Dangers of green reporting

BY hoot| IN Media Practice | 04/10/2009
The gathering of information alone is threatening for many companies, organised crime groups, governments…Environmental concerns complicate their plans.
A HOOT editorial on the Reporters Sans Frontieres report on threats to environmental journalists.

Even as an environmental activist in Manipur Jiten Yumnam  is detained under the National Security Act for waging war against the Government of India, there comes a special report from Reporters Sans Frontiers. It says environmental journalists are at the frontline of a new war against journalists, one that targets those exposing powerful polluters. Whether it is in Brazil or in Guinea-Bissau, or Egypt or Russia or the Philippines, journalists threaten the status quo where unhindered exploitation is concerned. As the report puts it, the increasingly vulnerability of environmental journalists reflects the new issues that have assumed an enormous political and geostrategic importance.


It observes,"There is a lot at stake in the environment. The first step in protecting nature is to carry out a detailed survey of the state of the resources and the way they are used. On the basis of this analysis • in which the press plays a significant role • political decision-makers can then establish rules and norms for economic actors and the public. The gathering of information alone is threatening for many companies, organised crime groups, governments and the various kinds of intermediaries that profit from misuse of the environment. Environmental concerns complicate their plans."


Yumnam is not a journalist, but his arrest reflects a new official will in tackling  those who question how land is utilized, and in whose interest it is deployed as a resource.  He has been an activist, working as a volunteer for Citizens' Concern on Dam and Development •"an organisation he co-founded to counter the negative impacts of development projects on tribal and indigenous people of the region." (Tehelka).  Environmental journalists in India have some protection if they work for the bigger, metropolitan-based media houses. Otherwise they are extremely vulnerable. Many independent, concerned journalists are freelance, many of them activists turned journalists.


The RSF report unfortunately has no  information on Indian examples, but it cites many other instances from across the world where both land use for polluting industrial purposes, and the act of pollution has been questioned  by journalists who have come to grief as a result. Ten years ago, in 1998, a conference of the International Federation of Environmental Journalists (IFEJ) held in Colombo, Sri Lanka had noted that the problems faced by environmental journalists worldwide included censorship, intimidation and imprisonment. That situation has far from abated over the last decade. It has probably got worse.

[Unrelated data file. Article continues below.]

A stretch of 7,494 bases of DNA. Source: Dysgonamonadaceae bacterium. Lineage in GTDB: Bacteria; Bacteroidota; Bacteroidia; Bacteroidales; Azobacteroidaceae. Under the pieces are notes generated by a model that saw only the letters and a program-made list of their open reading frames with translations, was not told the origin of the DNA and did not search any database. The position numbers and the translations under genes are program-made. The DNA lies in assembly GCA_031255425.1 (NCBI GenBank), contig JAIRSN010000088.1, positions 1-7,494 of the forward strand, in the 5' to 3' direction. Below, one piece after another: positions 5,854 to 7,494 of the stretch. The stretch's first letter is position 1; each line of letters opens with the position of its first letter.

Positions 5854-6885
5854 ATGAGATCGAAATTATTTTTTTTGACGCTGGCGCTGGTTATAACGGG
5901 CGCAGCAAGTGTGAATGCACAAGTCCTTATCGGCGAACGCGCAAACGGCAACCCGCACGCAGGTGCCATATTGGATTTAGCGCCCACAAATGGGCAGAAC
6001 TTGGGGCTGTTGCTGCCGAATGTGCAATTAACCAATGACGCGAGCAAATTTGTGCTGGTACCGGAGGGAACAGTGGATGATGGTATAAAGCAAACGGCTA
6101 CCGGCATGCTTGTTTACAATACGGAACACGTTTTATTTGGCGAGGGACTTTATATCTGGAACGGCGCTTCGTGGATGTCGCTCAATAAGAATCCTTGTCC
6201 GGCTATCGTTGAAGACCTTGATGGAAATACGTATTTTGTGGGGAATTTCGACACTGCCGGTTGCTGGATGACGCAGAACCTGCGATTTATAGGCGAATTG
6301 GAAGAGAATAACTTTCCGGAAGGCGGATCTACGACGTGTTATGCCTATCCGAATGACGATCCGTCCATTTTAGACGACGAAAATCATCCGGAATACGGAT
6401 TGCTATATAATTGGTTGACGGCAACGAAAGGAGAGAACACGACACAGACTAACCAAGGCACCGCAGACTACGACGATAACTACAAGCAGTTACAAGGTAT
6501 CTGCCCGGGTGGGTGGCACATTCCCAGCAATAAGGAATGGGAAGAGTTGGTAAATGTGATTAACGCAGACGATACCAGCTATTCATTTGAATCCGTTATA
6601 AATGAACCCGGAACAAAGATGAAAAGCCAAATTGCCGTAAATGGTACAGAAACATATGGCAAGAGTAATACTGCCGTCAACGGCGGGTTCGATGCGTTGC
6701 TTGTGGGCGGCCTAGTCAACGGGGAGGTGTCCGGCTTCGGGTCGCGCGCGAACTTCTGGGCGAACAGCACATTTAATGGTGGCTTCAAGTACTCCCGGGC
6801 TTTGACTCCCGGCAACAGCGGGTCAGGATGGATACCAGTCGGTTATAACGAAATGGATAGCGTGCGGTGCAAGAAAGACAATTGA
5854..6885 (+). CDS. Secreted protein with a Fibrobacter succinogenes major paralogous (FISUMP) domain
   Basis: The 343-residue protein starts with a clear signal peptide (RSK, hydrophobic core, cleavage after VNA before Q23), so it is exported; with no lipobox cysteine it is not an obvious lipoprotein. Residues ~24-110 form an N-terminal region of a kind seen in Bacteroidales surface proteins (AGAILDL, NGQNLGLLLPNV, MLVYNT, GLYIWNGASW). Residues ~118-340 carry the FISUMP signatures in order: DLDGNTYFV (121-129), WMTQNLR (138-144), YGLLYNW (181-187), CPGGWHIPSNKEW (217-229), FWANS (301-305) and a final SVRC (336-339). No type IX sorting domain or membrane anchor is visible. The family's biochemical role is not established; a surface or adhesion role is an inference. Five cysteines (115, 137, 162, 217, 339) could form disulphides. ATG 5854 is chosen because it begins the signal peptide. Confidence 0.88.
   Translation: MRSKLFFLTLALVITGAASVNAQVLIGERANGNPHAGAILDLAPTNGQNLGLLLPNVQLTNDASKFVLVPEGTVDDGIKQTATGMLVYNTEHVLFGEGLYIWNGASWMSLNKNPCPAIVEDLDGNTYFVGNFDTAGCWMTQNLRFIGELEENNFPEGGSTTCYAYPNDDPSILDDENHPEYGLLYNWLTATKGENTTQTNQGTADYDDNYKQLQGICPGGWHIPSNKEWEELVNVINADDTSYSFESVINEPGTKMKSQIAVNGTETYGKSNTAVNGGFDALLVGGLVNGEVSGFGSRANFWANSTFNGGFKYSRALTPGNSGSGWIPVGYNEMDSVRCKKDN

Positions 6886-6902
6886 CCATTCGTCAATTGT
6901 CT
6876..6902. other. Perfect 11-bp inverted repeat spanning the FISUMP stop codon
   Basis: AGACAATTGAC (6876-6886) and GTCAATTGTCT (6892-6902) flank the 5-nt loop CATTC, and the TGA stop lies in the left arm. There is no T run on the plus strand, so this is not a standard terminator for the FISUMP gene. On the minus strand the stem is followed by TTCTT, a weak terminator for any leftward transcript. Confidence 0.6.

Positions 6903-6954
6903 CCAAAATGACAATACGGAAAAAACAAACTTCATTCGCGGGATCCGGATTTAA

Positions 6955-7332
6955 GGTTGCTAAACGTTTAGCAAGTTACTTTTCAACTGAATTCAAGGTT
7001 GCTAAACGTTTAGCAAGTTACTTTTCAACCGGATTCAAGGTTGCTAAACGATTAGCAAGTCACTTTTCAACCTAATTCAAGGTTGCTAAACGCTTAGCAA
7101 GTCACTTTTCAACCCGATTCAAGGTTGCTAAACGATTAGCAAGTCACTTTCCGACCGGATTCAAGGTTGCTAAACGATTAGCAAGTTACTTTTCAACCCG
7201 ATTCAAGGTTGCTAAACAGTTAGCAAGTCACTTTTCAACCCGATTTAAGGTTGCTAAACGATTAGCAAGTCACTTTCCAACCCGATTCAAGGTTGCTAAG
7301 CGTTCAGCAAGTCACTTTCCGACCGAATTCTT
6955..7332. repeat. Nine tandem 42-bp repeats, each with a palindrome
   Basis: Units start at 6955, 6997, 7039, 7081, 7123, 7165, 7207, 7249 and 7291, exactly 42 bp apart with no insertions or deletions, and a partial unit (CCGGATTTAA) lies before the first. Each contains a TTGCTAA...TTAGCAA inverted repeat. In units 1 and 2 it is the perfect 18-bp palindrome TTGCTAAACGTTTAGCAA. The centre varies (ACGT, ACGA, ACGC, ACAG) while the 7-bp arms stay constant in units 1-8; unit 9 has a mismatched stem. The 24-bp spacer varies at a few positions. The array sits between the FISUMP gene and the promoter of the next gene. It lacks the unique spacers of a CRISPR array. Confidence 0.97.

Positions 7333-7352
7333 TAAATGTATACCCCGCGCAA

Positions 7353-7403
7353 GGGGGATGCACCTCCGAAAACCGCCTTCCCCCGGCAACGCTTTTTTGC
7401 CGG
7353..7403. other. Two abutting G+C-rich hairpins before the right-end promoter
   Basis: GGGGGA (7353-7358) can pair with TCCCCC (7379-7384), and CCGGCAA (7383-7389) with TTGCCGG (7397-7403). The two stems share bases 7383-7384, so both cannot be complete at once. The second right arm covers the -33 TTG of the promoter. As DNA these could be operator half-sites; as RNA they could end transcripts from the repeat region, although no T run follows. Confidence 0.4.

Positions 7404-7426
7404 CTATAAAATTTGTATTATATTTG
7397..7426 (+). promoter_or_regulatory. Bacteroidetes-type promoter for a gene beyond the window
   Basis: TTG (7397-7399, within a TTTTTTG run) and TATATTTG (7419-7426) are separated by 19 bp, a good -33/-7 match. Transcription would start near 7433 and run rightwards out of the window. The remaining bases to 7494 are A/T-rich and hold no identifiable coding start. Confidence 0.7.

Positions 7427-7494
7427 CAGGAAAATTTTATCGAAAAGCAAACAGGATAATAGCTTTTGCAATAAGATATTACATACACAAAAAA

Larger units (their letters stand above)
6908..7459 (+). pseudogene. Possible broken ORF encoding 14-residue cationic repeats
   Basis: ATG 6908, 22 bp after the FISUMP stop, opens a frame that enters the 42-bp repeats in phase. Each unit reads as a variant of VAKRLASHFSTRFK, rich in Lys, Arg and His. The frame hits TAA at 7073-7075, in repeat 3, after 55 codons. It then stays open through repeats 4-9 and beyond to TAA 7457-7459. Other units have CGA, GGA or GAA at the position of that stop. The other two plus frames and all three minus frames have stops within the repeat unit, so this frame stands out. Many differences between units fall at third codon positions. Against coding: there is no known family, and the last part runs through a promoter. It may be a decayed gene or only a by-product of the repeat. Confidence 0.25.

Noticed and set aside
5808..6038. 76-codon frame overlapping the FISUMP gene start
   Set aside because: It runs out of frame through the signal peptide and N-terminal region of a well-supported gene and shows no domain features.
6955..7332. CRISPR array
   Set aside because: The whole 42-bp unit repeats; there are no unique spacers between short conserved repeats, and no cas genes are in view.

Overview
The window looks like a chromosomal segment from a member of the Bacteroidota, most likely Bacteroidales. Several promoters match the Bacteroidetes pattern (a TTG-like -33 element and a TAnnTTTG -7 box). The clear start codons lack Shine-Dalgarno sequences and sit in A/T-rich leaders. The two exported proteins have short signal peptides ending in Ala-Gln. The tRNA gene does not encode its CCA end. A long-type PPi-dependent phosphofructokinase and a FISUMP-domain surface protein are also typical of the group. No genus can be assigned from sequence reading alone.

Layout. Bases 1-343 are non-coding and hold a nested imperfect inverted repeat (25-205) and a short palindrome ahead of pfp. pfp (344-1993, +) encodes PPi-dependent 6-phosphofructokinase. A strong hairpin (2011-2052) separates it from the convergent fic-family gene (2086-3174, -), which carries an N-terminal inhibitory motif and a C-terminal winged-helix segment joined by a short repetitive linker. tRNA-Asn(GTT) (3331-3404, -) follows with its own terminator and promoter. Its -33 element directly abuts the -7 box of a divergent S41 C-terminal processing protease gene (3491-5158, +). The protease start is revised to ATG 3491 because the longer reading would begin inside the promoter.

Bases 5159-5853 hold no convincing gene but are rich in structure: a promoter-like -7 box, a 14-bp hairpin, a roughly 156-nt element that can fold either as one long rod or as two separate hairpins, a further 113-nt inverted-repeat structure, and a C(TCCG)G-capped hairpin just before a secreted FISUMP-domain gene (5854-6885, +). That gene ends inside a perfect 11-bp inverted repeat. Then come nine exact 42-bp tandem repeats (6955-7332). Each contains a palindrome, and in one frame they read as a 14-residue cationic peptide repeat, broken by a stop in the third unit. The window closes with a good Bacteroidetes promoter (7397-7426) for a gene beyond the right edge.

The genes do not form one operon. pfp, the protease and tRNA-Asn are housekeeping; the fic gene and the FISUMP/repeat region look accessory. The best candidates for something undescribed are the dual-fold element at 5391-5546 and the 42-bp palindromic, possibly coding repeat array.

The following examples have been cited by RSF:"Guinean journalist Lai Baldé has been threatened. Egyptian blogger Tamer Mabrouk has been sued. Russian journalist Grigory Pasko has just spent four years in prison. His Uzbek colleague, Solidzhon Abdurakhmanov, has just been given a 10-year jail sentence. Mikhail Beketov, another Russian journalist, has lost a leg and several fingers as a result of an assault. Bulgarian reporter Maria Nikolaeva was threatened with having acid thrown in her face. Filipino journalist Joey Estriber has been missing since 2006… What do these journalists and many others have in common? They are or were covering environmental issues in countries where it is dangerous to do so."


In the wake of climate change becoming a central issue internationally, environmental concern and coverage in the  Indian mainstream press has been stepped up. There are plenty of stories  journalists can do without specifically targeting government or industry. But when it is a question of taking a stand on land allocation in the country's forest areas to Indian and International industrial interests, uncomfortable questions have to be asked in a sustained manner. That is where the crunch will come. Not if the journalist in question belongs to an NDTV or a CNN-IBN, but if he or she is a local journalist exposing local vested interests. Those of the former have gone  on to win awards, the latter could languish unheralded in jail.







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